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The “Hub” Principle

I want to share something with you we are seeing in our small group ministry right now at the Summit Church. Something I didnt anticipate but nonetheless am learning alot from. Hey, nobody can anticipate everything right?

We are in a season of significant population increase as a church right now. One facet of this growth is that people are now coming in increasing numbers from areas of the Triangle where we do not presently have a strong small group presence (2 or less is a weak presence in a 10 sq. mile area). We’ve tried planting groups in these areas but for some reason we couldn’t pin-point they haven’t taken off.

Over the past 6 months however we are making in roads into these previously “un-grouped” areas. We are seeing groups in these areas quickly (2-3 weeks) grow to 30,40, in one case 50+ people. Why now? What is going on? One common factor seems to run through each of these situations: the group leader is proactively making their group a hub for building the church community in their area of town. These leaders recognize they are not just a small group leader, but a catalyst for seeing our church move from big audience to strong community. Right out of the gate, week 1, they are talking to their group about planting new groups. They may have 20 people show up but guess what, they are telling people to invite more! So here are some things I’m working through to help us harness this energy we are seeing. let’s call it the elements of the hub principle:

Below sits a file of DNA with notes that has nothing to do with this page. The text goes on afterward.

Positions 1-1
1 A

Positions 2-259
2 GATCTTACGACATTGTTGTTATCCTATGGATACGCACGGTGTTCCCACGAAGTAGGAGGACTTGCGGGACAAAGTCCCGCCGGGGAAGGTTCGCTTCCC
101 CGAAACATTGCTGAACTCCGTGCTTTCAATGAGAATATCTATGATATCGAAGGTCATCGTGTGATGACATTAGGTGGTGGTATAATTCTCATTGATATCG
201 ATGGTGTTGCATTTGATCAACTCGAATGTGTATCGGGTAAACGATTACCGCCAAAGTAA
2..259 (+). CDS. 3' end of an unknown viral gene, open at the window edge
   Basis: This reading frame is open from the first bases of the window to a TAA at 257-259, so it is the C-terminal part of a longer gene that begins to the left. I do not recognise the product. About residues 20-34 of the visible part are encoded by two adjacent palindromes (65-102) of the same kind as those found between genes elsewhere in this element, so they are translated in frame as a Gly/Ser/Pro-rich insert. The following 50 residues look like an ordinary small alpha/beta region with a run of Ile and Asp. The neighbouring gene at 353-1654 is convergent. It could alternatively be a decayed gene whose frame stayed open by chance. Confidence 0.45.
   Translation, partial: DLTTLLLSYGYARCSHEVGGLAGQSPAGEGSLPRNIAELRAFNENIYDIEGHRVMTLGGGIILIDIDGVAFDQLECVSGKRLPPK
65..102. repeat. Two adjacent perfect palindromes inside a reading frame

1. A Hub leader is SOLD on the vision of his/her church. Not just “in agreement with” but waving the banner of the local church frantically calling any who can hear to get on board with them.

2. A Hub leader has an entrepreneurial spirit. They don’t know how they are going to solve the “seats” problem, and that excites them. Yes they bang their heads trying to figure it out, but doing so energizes them. Knowing they are a critical part of a movement is exhilarating and freeing to them.

3. A hub group MUST vocally agree to remain open to newcomers from the onset, otherwise the group will close off almost instantly and slowly shave off numbers until it reaches 10 or so. The drop-offs will likely not get re-connected to another group. Fighting the “no vacancy” mentality will remain a challenge for the hub group.

4. A hub group will likely not remain a hub group forever. We are seeing that most group leaders cannot carry this momentum indefinitely and that is ok with us. Actually, it is healthy to have a time to rest after a season of such growth. Even as the church continues to grow and the need to plant more groups is there, it will be important for the pastor overseeing a hub group leader to help find the next “hub” leader in an area so the present one can move into the regular pace of group life (at least for a season). Otherwise this great leader will likely experience burnout and you could lose them all together.

5. A hub group is fun. Yes it may be overwhelming but it seems like almost everyone in these groups, even at 30+, really like being a part of what is happening in these groups. It is critical for the people who plant groups out of a hub group to seek to retain this spirit of fun and excitement in the group plant. Those that do are most likely to become the next hub group in an area.

Ok, those are some observations and they are pretty raw still. Much more processing to be done here. Any thoughts?

I attribute a big portion of this to figuring out what I am going to call the “hub” principle for lack of a better term.

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